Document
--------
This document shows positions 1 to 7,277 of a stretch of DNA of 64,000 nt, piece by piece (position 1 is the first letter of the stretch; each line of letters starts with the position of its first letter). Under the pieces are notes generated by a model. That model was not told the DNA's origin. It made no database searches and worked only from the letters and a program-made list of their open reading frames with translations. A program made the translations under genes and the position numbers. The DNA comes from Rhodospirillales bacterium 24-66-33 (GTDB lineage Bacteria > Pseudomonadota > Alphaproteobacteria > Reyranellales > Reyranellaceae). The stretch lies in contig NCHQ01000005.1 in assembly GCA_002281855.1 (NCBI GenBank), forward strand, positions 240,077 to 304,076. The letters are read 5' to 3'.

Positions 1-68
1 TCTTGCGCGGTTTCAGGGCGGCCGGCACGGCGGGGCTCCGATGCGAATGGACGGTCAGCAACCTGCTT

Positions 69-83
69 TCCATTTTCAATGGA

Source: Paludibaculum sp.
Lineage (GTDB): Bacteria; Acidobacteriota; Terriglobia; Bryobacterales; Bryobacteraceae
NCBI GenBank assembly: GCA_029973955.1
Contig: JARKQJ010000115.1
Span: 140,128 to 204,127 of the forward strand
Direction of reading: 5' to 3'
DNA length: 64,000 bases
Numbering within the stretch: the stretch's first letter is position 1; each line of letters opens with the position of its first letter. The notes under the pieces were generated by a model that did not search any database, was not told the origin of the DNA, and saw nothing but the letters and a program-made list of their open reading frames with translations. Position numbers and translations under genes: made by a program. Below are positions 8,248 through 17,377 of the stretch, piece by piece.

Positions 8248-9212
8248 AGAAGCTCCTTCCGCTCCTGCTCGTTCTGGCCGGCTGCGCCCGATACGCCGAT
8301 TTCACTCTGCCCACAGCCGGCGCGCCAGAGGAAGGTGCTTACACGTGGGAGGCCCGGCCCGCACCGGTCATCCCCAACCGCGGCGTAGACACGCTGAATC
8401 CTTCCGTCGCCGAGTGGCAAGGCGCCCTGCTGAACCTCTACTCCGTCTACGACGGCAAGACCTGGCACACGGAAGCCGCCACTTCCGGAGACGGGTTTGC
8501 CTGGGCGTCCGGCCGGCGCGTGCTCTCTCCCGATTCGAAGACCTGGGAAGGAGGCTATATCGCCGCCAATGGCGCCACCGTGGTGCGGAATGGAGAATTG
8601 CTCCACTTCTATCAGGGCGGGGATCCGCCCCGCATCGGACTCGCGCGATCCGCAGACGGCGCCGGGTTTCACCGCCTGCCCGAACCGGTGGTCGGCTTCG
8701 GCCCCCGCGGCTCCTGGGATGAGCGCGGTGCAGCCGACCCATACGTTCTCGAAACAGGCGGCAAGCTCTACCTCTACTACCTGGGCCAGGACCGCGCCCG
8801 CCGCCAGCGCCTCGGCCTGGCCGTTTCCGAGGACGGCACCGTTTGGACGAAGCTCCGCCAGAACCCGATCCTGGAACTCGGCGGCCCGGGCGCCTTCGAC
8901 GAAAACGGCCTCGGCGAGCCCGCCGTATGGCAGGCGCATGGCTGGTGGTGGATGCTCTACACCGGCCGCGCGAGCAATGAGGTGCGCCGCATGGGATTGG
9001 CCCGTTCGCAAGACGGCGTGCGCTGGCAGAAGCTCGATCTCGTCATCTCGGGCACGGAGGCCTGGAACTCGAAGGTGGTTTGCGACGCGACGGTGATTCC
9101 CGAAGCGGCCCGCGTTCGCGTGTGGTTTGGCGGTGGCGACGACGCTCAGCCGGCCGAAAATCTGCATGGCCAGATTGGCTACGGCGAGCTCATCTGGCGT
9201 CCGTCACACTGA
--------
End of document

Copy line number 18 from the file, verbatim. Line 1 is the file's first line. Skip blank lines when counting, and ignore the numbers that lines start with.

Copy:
8501 CTGGGCGTCCGGCCGGCGCGTGCTCTCTCCCGATTCGAAGACCTGGGAAGGAGGCTATATCGCCGCCAATGGCGCCACCGTGGTGCGGAATGGAGAATTG